So, what books did I have in my bag? (I’d kept only the novels.) Did I have any relating to Palestine? (“Well, the Lonely Planet discusses the region”, I naïvely proffered.) What were you doing in Syria for three months? (This & that.) What were my political opinions on the situation? (I feigned total ignorance.) Did I have any Palestinian friends? (Who?) And again, was I planning on visiting the West Bank? (No, sir.) Are you sure? (Yes, sir.)

I felt like a dirty liar, but I had to play the game. Their game. When they finally granted me leave to enter the country, I felt that this was not the end. There is an overwhelming sense of surveillance and mistrust in the place.

The smooth, air-conditioned ride in the minibus from Allenby to Jerusalem on well-maintained roads seemed a world away from my habitual shared-taxis and servees buses bumping along pot-holed roads.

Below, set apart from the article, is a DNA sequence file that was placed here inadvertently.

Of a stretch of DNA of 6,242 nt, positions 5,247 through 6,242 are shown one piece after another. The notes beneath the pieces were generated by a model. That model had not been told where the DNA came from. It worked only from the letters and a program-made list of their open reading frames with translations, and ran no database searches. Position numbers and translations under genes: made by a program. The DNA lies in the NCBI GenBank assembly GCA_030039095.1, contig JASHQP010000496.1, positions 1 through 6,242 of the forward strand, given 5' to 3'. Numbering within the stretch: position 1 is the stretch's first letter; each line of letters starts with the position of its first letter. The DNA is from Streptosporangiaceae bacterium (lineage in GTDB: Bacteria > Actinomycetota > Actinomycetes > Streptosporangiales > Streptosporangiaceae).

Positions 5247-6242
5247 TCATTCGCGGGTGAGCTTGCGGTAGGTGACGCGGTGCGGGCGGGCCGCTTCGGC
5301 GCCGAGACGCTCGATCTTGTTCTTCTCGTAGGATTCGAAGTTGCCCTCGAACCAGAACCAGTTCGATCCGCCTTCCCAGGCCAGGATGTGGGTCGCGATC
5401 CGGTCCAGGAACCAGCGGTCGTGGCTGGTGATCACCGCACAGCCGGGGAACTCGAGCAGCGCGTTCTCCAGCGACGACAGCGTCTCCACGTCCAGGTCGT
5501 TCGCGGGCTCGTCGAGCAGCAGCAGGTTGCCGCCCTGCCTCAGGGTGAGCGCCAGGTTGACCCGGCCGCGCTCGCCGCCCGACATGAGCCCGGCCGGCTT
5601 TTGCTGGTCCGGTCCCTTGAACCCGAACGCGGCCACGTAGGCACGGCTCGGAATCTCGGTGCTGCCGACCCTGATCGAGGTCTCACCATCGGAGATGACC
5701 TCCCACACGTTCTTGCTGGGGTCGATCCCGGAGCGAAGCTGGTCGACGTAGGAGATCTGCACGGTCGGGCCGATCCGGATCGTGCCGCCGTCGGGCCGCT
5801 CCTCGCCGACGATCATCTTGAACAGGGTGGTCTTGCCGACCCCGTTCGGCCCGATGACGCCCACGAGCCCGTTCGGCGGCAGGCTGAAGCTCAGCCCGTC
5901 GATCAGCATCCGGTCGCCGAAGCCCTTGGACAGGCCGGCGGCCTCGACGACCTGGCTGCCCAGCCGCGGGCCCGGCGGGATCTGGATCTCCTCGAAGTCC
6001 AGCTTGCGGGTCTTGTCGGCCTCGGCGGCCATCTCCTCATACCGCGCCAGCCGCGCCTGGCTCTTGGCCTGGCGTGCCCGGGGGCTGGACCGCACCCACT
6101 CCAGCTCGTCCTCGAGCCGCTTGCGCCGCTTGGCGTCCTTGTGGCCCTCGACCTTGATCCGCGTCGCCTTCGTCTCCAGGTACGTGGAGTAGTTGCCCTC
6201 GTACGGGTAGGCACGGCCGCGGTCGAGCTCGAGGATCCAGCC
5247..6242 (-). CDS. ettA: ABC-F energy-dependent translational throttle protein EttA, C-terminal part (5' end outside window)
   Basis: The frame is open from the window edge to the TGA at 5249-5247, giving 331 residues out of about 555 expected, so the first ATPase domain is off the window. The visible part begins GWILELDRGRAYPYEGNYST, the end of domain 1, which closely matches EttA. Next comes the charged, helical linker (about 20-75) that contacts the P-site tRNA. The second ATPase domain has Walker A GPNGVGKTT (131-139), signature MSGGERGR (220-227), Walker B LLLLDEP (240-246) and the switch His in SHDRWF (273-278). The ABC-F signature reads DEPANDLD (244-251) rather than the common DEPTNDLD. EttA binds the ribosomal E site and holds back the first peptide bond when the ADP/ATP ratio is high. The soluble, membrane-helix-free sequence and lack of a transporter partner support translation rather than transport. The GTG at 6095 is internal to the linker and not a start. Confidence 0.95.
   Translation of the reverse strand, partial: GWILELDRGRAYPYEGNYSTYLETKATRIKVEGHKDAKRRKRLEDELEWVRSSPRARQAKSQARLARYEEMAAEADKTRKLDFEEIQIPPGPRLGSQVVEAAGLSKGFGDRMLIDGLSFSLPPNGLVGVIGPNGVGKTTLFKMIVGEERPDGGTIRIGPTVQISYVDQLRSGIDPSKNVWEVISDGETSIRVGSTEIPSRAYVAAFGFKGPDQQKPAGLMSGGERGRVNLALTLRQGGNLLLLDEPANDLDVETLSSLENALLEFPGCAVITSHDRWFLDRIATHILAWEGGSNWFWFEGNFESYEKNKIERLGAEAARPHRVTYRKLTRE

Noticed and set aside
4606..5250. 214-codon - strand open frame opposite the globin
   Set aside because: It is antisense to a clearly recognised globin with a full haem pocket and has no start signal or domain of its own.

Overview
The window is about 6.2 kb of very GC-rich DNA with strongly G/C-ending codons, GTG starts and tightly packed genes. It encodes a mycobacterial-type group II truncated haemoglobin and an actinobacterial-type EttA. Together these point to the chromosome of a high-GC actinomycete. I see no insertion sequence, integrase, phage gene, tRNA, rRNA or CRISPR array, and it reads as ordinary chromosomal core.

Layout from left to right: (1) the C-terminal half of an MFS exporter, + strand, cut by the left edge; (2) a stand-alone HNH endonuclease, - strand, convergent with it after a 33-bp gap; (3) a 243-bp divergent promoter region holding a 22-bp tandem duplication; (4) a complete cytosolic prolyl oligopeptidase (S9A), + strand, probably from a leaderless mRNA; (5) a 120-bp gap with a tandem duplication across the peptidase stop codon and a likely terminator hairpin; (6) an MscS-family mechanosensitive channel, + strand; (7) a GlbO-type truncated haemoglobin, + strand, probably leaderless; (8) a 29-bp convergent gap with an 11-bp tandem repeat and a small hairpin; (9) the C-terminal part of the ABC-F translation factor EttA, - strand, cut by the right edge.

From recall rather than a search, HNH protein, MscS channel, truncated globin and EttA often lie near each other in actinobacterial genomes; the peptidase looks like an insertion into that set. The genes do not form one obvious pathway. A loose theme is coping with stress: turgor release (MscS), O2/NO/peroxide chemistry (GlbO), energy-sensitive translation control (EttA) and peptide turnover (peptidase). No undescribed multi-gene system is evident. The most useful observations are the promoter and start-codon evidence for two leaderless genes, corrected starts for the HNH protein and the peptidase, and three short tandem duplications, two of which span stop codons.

Approaching East Jerusalem the bus stopped at heavily guarded check-point and my documents checked. There was very little difference in this from my experience of approaching Beirut, where it was the Lebanese army who were leafing through my passport. Just that the Israelis bore more fire-power, and their uniform was more smartly pressed. That, and the fact they they were breaking international law. The Lebanese had a right to be stood on their road.